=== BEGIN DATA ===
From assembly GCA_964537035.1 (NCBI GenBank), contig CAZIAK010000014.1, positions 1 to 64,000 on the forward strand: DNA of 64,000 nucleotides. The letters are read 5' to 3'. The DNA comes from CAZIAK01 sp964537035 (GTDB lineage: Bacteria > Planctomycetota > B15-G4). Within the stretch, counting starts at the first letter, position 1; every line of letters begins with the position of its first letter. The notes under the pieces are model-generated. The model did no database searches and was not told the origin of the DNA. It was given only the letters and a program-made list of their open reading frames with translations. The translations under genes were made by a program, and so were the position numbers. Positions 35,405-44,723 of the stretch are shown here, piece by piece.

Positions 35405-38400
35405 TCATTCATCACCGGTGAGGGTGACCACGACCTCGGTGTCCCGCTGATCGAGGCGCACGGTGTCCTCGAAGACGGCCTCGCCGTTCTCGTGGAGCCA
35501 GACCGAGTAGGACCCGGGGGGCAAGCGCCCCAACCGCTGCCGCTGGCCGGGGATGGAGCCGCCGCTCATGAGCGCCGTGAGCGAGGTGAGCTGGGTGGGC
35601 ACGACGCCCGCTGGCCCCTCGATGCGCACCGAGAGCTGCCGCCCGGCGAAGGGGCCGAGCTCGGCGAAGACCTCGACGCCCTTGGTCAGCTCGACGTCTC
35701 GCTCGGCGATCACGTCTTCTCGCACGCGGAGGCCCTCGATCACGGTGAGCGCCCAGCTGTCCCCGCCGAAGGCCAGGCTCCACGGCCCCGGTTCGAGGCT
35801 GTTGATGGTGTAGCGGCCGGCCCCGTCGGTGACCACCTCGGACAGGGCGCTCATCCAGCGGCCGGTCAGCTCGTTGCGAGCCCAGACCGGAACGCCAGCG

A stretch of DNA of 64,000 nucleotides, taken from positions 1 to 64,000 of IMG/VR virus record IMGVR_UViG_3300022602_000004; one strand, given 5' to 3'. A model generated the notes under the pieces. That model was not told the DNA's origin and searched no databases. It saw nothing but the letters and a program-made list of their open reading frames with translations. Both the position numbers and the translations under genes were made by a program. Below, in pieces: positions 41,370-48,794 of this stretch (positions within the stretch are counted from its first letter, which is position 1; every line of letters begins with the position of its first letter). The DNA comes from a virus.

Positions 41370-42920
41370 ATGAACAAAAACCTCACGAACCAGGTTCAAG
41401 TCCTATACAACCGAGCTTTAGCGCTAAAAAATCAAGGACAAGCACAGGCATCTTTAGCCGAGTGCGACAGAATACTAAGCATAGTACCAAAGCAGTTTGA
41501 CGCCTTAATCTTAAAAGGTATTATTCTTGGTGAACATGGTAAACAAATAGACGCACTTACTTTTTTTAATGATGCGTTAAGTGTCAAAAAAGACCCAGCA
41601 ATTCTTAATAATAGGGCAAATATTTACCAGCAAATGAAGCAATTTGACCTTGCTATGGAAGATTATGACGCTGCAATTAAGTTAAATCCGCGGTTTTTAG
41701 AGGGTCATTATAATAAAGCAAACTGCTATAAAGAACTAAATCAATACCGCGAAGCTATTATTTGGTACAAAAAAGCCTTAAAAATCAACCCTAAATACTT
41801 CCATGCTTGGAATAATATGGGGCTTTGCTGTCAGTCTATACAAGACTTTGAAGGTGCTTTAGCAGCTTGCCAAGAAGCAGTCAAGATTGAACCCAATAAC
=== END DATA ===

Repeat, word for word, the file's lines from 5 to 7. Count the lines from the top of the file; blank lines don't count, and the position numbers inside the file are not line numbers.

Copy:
35601 ACGACGCCCGCTGGCCCCTCGATGCGCACCGAGAGCTGCCGCCCGGCGAAGGGGCCGAGCTCGGCGAAGACCTCGACGCCCTTGGTCAGCTCGACGTCTC
35701 GCTCGGCGATCACGTCTTCTCGCACGCGGAGGCCCTCGATCACGGTGAGCGCCCAGCTGTCCCCGCCGAAGGCCAGGCTCCACGGCCCCGGTTCGAGGCT
35801 GTTGATGGTGTAGCGGCCGGCCCCGTCGGTGACCACCTCGGACAGGGCGCTCATCCAGCGGCCGGTCAGCTCGTTGCGAGCCCAGACCGGAACGCCAGCG